August 13, 2007
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Anna Christopher, NPR
   

FORMER IRAQI PRIME MINISTER DR. AYAD ALLAWI
SAYS IRAQ NEEDS NEW NONSECTARIAN GOVERNMENT
ON NPR NEWS ALL THINGS CONSIDERED
TODAY, MONDAY, AUGUST 13

EXCERPT BELOW; AUDIO TO BE AVAILABLE AT WWW.NPR.ORG



August 13, 2007; Washington, D.C. – In an interview airing today on NPR News All Things Considered, former Iraqi Prime Minister Dr. Ayad Allawi tells host Robert Siegel that Iraq is in a “chaotic situation,” and the government under Prime Minister Nouri-al Malaki is part of the problem: “I think the system ought to be reexamined. I think, unfortunately, Malaki is part of a sectarian system which is influencing and affecting the country negatively. And we cannot see recovery – political recovery that is to say – if this sectarian system remains operational in the country.”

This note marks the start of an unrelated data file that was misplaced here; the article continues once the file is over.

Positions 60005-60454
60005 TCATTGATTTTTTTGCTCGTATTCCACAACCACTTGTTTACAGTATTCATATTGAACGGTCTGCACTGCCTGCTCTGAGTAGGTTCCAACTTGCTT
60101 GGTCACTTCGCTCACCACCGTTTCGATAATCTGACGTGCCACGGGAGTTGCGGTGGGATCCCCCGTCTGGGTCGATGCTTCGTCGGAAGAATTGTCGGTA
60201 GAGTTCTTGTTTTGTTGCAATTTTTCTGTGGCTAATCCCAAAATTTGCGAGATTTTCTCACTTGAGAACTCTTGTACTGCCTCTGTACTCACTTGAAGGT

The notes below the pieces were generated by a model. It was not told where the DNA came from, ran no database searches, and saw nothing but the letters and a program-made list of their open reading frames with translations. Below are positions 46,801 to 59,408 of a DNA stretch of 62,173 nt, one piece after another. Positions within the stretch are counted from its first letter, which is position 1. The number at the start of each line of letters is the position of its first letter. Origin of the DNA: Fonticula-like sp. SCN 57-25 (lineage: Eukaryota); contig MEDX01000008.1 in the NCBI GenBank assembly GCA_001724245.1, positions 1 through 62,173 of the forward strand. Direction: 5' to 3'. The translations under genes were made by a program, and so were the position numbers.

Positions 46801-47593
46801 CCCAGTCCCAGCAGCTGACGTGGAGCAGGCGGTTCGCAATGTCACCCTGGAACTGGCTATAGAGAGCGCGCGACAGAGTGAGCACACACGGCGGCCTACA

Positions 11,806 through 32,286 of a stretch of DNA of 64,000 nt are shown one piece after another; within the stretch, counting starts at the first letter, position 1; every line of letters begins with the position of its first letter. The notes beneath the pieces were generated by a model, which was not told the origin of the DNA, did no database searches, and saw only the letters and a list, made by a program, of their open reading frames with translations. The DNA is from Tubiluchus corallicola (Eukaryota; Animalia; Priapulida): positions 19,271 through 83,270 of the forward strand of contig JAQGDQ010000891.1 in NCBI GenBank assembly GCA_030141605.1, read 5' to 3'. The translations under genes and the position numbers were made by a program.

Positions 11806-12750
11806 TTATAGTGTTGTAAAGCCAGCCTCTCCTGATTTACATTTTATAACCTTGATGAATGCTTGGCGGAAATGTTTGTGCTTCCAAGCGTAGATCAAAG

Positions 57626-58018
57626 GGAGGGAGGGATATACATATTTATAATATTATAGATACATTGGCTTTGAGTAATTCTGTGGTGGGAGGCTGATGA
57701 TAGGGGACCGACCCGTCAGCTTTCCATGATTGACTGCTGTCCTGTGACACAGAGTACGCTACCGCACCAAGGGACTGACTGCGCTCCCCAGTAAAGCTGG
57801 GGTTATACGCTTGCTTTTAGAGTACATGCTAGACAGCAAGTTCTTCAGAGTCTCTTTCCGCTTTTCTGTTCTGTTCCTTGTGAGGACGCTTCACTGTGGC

When asked about Malaki’s ability to reach political compromise, Dr. Allawi says: “Well, in fact, the whole situation is based on sectarianism and is anti-reconciliation. And that’s why he is part of the system. I think the whole system ought to be changed, and a nonsectarian regime should prevail.”

When asked about the current state of Iraq, Dr. Allawi says: “Unfortunately there are things yet to come. The country is on a slipping road towards more and more chaos and violence. And we cannot see the end of the tunnel – the light to bring Iraq out of this mess. Sectarianism still prevails. Terrorism is still rife in the country and infiltrating the country all the time. The army, the police are riddled with militias. And every day there are a hundred, almost just over a hundred people killed.”

All excerpts must be credited to NPR News All Things Considered. Television usage must include on-screen NPR News credit with NPR logo. The audio of the interview will be made available at www.NPR.org at approximately 7 PM (ET).

All Things Considered, NPR's signature afternoon news magazine, is hosted by Melissa Block, Michele Norris, and Robert Siegel and reaches 11.5 million listeners weekly. To find local stations and broadcast times, visit www.NPR.org.